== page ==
The rapid growth of urban areas, alongside increasingly extreme rainfall levels, emphasises the importance of implementing strategies to effectively control urban storm water runoff.
The urgency of this issue means that the construction sector must rethink common design elements and consider retrofit and building projects from a moral perspective, actively opting for greener, longer lasting, effective and sustainable solutions.
In 2017, The Water Framework Directive identified that only 17% of water bodies in England achieve ‘good ecological status’. The default objective under WFD is to aim for 100% of water bodies to be at good status. This highlights that the amenity, biodiversity, quantity, and quality of solutions are now major factors to consider when specifying water management solutions. Therefore, solutions that only meet the traditional focuses of functionality, efficiency, and easy maintenance, are no longer enough.
Sustainable drainage systems are valuable tools in achieving compliance with the Water Framework Directive objectives, promoting sustainable water use, reducing pollution, and contributing to the mitigation of floods and droughts. Nevertheless, many regions only implement Sustainable Drainage Systems as construction guidance rather than a legal requirement, making them a less widely adopted solution in comparison to traditional systems.
The proven benefits of Sustainable Drainage Systems are endless in achieving environmental project goals. Yet, many developers are still cautious towards committing to a solution that protects our planet and repairs the natural water cycle rather than just providing a preventative solution. For real change to happen, the specification of drainage solutions should be considered as a moral standpoint in which organisations must choose between continuing to burry ‘pointless plastic’ and negatively impacting the planet or utilising natural, effective solutions. Better yet, as an industry we need work towards making sustainable solutions a legal requirement globally, rather than a suggested alternative.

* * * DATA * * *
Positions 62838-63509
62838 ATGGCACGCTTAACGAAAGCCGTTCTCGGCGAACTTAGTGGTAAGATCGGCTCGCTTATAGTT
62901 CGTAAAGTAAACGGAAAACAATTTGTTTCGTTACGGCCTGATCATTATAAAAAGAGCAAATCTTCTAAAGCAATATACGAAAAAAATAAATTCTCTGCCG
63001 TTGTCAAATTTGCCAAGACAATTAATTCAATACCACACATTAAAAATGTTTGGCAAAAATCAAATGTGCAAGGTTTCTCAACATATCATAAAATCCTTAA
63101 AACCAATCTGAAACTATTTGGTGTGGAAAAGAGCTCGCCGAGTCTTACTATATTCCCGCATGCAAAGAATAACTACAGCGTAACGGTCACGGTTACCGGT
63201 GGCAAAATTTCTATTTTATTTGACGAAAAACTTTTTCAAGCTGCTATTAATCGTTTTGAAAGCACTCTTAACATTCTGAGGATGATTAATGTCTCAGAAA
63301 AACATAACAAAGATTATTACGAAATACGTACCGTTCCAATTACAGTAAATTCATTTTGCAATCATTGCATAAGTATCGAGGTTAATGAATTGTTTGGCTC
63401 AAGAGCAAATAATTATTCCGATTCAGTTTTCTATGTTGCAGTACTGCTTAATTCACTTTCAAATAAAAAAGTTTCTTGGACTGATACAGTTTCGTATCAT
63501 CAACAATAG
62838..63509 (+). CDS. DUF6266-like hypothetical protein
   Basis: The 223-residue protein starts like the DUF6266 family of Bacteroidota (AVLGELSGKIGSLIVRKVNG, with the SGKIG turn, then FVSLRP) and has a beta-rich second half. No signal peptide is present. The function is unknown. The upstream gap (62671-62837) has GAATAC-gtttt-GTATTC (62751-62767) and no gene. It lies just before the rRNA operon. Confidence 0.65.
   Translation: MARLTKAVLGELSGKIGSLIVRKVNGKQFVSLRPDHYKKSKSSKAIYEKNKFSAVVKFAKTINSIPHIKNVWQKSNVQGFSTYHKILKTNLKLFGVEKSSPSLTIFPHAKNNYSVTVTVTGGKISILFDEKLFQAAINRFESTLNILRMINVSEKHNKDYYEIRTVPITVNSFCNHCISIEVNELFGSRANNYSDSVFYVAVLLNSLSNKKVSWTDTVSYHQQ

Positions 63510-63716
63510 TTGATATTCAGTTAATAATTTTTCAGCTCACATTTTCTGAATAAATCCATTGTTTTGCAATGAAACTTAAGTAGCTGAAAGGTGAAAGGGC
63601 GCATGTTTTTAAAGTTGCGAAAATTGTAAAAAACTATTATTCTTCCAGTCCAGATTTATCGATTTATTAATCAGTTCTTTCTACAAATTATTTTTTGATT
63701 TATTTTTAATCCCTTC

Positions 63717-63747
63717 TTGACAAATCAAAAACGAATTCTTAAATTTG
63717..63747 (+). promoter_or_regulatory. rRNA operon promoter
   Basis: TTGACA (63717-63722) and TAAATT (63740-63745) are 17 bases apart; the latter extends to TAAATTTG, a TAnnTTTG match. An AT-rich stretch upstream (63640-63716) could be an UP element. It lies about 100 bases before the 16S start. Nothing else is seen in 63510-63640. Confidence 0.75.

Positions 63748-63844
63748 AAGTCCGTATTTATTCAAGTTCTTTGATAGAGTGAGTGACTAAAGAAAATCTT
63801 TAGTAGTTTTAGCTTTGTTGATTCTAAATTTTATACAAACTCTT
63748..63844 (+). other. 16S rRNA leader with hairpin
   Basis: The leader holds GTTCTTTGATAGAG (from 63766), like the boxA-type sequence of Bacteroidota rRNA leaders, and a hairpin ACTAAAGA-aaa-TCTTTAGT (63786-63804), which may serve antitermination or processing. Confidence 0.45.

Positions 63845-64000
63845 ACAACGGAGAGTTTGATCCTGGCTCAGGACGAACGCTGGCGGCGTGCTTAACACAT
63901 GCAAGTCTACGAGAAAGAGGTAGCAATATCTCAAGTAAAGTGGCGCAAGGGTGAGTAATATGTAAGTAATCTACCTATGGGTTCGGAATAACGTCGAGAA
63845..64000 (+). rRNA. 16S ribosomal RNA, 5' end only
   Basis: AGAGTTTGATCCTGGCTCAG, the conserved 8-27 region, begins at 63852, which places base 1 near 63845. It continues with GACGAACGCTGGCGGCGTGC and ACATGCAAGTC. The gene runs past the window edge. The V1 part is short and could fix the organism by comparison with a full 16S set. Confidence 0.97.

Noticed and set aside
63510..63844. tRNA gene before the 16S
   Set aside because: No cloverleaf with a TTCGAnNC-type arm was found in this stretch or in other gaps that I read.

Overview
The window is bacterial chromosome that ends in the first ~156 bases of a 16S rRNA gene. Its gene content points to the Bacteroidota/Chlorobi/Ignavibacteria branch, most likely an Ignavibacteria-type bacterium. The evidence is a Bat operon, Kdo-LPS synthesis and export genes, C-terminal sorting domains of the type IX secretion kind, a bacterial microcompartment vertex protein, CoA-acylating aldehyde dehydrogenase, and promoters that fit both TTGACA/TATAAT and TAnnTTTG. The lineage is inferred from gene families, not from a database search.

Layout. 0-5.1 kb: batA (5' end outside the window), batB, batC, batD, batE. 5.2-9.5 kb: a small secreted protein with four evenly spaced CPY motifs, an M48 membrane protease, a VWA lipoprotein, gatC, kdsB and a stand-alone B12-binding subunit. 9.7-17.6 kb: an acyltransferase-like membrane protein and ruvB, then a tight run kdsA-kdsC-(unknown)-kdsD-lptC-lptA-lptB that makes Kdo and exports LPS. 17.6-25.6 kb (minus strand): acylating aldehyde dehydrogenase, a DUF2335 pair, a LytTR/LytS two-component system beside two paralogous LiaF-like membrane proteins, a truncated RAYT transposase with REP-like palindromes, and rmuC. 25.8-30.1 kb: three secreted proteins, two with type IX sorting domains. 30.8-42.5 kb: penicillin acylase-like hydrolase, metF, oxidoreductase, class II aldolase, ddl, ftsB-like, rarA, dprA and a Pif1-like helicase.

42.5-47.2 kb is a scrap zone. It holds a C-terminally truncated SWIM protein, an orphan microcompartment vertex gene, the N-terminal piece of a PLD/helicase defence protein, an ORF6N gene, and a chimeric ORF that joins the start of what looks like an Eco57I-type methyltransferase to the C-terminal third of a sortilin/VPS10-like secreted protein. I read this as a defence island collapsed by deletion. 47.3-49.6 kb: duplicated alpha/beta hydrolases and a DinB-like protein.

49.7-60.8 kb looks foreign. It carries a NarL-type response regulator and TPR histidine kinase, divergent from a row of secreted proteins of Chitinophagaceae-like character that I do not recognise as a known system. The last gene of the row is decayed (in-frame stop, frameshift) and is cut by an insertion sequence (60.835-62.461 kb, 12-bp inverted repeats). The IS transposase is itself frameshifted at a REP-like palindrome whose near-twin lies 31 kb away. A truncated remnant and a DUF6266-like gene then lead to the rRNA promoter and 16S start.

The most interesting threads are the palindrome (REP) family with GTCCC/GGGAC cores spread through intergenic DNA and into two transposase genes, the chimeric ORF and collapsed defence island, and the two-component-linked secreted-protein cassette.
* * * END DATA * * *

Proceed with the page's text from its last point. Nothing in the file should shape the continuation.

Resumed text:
Hydrorock natural aquifer blocks have the void ratio of creates, but the flexibility of gravel. Making them an efficient alternative that is more cost-effective, longer lasting, safer and greener than traditional solutions without sacrificing the biodiversity of the surrounding environment. Ultimately, Hydrorock provides the opportunity to change the way we manage surface water worldwide.
In a world that has green solutions available such as Hydrorock, continuing to choose solutions that harm a planet that is desperate for change is simply no longer an option.